They're going for a minimum of £50 online, many are asking a great deal more but I got one from Wildsounds for the original price of £35, not sure if he has any left but worth a try for any that want it.
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Old Thursday 26th March 2020, 07:40   #5
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"Petrels Night and Day" is available for free here, as are the rest of the Sound Approach books: https://soundapproach.co.uk/petrels-night-day/

But I would still buy it if you get the chance, it really is one of the very best bird books of the last 10-15 years, and an exceptionally fascinating read!
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Old Thursday 26th March 2020, 10:02   #6
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"Petrels Night and Day" is available for free here, as are the rest of the Sound Approach books: https://soundapproach.co.uk/petrels-night-day/

But I would still buy it if you get the chance, it really is one of the very best bird books of the last 10-15 years, and an exceptionally fascinating read!
I can't download it, link only goes to a summary page, there is no active download link that I can see?

It's a subscription service but I've ordered the book anyway.
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Old Thursday 26th March 2020, 15:26   #7
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I had also not bought the Petrels Night and Day in the past for a few reasons - hard to come by, expensive, and didn't think I'd be back in the N Atlantic soon. With an upcoming move back to Europe, I have been pondering picking up a copy. Great to know that the material is online, but I'll still go for a paper copy when/if I can get my hands on one.

In the meanwhile, not many seabirds to be seen out the window!
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Old Friday 27th March 2020, 18:38   #8
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[quote=andyadcock;3975213]I can't download it, link only goes to a summary page, there is no active download link that I can see?

It says "read the full species account by taking out an annual subscription to the Sound Approach", but I can access them anyway by clicking on the individual species' names, and I'm not subscribed to the Sound Approach as far as I know.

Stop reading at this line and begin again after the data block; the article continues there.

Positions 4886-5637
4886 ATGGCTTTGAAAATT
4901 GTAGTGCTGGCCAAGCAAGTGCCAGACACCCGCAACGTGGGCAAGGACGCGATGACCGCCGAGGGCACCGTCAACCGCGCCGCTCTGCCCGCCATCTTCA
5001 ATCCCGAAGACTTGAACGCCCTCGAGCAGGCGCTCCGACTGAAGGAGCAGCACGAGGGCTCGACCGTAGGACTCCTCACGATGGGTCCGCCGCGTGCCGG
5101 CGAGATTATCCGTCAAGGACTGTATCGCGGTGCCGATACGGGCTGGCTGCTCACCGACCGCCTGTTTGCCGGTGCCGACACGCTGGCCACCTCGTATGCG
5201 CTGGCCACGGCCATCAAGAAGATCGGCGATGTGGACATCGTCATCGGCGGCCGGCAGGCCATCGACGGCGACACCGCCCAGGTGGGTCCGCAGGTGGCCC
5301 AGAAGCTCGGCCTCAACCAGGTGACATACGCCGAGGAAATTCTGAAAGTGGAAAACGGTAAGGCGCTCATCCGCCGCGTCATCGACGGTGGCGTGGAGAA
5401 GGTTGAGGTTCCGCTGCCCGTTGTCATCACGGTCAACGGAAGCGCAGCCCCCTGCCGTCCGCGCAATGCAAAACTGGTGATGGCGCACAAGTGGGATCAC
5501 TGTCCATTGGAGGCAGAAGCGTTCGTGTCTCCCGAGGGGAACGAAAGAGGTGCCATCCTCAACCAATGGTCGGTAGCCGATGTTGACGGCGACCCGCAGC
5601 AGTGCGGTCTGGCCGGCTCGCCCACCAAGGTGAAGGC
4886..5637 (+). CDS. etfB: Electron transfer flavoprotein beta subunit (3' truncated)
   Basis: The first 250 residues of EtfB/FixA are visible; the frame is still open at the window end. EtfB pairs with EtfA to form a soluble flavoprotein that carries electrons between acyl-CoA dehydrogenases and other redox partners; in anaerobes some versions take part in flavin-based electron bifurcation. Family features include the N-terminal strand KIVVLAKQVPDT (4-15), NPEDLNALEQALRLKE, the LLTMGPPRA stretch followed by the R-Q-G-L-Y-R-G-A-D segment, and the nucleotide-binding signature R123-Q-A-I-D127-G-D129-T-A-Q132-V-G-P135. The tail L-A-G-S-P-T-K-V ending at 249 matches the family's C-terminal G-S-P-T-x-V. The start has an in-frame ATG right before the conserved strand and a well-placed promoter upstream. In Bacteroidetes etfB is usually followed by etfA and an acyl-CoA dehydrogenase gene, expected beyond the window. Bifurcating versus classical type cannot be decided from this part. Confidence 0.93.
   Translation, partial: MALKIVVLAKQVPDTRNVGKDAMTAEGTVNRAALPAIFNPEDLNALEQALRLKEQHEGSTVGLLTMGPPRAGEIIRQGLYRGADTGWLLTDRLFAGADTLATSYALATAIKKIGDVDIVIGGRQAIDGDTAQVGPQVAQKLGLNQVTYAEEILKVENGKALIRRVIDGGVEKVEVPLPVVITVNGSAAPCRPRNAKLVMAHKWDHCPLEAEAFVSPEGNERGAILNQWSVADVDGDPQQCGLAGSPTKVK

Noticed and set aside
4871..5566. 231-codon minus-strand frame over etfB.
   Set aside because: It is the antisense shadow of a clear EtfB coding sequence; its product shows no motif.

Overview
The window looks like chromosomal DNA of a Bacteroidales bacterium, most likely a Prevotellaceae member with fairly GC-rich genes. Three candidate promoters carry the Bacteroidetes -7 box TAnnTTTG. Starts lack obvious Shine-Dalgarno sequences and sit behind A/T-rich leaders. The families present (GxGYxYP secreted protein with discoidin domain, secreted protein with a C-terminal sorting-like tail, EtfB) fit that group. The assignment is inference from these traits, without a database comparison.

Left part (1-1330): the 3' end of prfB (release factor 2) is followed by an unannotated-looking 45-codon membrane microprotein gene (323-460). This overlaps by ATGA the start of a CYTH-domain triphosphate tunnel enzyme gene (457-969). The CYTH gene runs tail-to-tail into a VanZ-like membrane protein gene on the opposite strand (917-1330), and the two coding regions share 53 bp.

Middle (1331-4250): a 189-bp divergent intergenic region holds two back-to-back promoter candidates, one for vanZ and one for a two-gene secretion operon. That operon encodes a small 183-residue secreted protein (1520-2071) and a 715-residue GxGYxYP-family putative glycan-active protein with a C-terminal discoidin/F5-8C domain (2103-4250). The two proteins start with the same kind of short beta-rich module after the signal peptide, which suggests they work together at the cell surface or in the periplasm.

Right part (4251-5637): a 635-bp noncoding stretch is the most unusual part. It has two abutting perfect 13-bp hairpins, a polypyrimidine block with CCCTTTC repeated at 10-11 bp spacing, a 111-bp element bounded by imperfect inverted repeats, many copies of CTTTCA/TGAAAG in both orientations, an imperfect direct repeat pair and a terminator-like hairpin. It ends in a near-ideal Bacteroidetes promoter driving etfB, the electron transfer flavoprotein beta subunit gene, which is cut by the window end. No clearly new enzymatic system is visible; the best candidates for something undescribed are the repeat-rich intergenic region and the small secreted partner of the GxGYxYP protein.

As of a few months ago - last time I checked before today - you could access everything without any mention of a subscription
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Old Saturday 28th March 2020, 09:50   #9
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Originally Posted by andyadcock View Post
Just managed to pick this up on your recommendation, hadn't bothered before. I suspect the reason I hadn't bothered, was the format, it's one of those annoyingly shaped books that makes my OCD itch, why do they do this?

They're going for a minimum of £50 online, many are asking a great deal more but I got one from Wildsounds for the original price of £35, not sure if he has any left but worth a try for any that want it.
Hopefully once you have a copy Andy you will see how much better the sonograms look in that landscape format.
Still remain some of my favourite books, not just because i lived in Poole for a long time, and can't wait for the next book in a few months, that's all about birds in the Maghreb by Arnoud van den Berg et al.
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Old Saturday 28th March 2020, 13:54   #10
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Hopefully once you have a copy Andy you will see how much better the sonograms look in that landscape format.
Still remain some of my favourite books, not just because i lived in Poole for a long time, and can't wait for the next book in a few months, that's all about birds in the Maghreb by Arnoud van den Berg et al.